The landscape of containerization operations which the country is keen on expanding for export commodities reels in great performance in the first half of the budget year.
The role of the logistics giant, Ethiopian Shipping and Logistics Services Enterprise (ESLSE) has been noted as crucial in supporting the scheme since it has contributed to positioning its empty containers for exporters.
ESLSE disclosed that despite the logistics sector globally being in challenging circumstances including the aftermath of COVID 19 and conflict between Russia and Ukraine, the logistics enterprise still managed to attain massive success in the first six months of the 2022/23 budget year.
Roba Megersa, CEO of ESLSE, while providing insights on the matter said that the COVID 19 impact is still affecting the logistics sector, “Food commodities prices are very high, port congestions is still there, containers congestions is eight folds compared with pre COVID period. Similarly, the container operation rate has shown reduction mid-2022 but picked up again significantly at the end of the year with petroleum price and commodities also increasing.”
“Vessel operation cost has also continued at exaggerated price, and similarly the Ukraine Russia conflict has impacted the sea voyage and logistic operation,” the CEO said.
These situations affect Ethiopia’s logistic operation besides the shortage of hard currency.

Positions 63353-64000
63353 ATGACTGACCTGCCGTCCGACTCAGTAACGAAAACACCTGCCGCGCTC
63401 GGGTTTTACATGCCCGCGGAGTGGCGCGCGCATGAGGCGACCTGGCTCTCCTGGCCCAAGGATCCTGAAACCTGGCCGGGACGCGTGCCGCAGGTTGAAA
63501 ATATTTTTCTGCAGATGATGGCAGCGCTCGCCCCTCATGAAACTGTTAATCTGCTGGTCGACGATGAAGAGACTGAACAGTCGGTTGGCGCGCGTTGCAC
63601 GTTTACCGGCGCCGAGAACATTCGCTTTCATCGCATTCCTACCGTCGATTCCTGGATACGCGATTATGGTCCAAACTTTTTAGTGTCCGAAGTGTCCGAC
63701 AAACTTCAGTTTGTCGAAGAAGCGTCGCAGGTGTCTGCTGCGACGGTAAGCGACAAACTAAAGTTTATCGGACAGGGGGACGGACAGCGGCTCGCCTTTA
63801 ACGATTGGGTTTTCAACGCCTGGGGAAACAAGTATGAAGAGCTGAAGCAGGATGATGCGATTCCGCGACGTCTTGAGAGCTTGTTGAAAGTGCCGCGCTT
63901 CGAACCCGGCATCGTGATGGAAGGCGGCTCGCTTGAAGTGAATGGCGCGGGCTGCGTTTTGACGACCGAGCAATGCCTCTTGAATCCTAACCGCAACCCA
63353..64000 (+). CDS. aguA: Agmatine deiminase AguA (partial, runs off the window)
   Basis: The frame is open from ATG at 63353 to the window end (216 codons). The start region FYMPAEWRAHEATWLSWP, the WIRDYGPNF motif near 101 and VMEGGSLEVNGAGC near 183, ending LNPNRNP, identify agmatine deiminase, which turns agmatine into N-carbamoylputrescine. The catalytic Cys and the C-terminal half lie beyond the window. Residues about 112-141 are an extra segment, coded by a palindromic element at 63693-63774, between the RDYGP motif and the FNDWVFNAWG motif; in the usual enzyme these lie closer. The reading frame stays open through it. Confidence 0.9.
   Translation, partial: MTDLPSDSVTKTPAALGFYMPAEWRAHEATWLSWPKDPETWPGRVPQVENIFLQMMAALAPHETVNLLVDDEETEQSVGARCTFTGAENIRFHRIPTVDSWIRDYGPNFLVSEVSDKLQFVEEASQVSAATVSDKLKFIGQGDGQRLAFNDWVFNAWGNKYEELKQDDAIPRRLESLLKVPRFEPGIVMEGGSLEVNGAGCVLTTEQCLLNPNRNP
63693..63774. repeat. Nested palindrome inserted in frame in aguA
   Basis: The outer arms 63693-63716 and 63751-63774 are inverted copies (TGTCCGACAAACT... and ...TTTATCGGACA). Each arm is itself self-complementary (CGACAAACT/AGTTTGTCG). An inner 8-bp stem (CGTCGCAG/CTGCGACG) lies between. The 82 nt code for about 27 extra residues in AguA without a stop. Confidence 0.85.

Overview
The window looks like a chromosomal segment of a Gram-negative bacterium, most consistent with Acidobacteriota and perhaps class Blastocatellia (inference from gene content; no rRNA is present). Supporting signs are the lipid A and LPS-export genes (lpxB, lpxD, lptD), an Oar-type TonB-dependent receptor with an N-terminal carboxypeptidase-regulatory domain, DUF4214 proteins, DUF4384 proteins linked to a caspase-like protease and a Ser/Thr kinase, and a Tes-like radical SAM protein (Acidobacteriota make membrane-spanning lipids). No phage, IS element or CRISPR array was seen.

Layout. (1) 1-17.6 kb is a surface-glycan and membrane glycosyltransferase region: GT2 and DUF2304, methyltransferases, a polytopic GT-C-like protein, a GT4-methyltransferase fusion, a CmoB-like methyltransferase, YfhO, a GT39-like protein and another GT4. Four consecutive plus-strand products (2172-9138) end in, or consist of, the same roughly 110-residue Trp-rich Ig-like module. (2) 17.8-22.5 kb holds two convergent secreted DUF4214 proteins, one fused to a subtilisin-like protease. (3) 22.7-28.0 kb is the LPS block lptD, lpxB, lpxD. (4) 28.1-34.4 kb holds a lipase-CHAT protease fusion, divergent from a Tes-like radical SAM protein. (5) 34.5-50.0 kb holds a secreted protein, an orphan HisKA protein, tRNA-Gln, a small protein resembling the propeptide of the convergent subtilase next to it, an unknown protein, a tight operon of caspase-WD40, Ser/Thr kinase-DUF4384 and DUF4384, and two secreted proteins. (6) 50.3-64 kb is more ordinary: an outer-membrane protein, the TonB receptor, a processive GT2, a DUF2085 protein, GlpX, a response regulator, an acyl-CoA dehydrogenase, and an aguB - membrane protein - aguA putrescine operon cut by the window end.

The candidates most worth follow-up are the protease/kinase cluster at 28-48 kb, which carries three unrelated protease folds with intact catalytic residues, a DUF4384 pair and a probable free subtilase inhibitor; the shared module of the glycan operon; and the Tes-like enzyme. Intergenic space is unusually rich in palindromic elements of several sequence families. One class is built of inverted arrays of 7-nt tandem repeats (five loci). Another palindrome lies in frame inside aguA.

In the first six months of the budget year, the country containerized consignment declined by 12.8 percent, “compared with the preceding similar periods the import of containerized cargo has reduced significantly. In contrary the import of vehicles has increased in the stated period.”
In general, the import of dry cargo that includes containerized cargo was 3.5 million metric tons while the export cargo was 450,000 metric tons.
Of the stated volume, one million ton and 102,000 metric tons was handled by ESLSE for import and export activities respectively.
“Our vessels have also been involved on cross trade business that contributes to generate foreign currency and additional profit. This operation has made our vessels to be profitable,” Roba explained.
ESLSE’s vessels operation registered the first profit in the past budget year since the enterprise settled the credit arrears that was taken to buy nine vessels about 12 years ago to embark on cross trade service.
In the stated period, the operation that ESLSE provided surpassed the set projections.
For the stated period, ESLSE targeted to provide different logistics services for 2.2 million metric tons of cargos, while actually it managed 2.4 million metric tons of consignment which was 104 percent of the target.
According to Roba, shipping service for vehicle cargos has registered highest contribution. In the six months it had projected to transport 3,645 units of vehicles, while the actual performance achieved 4,226 vehicles.
Similarly, the public enterprise has transported 312,000 metric tons bulk cargo that was more than double when compared with the projection of 150,000 metric tons.
Containerized cargo export has been boosted in the reported period.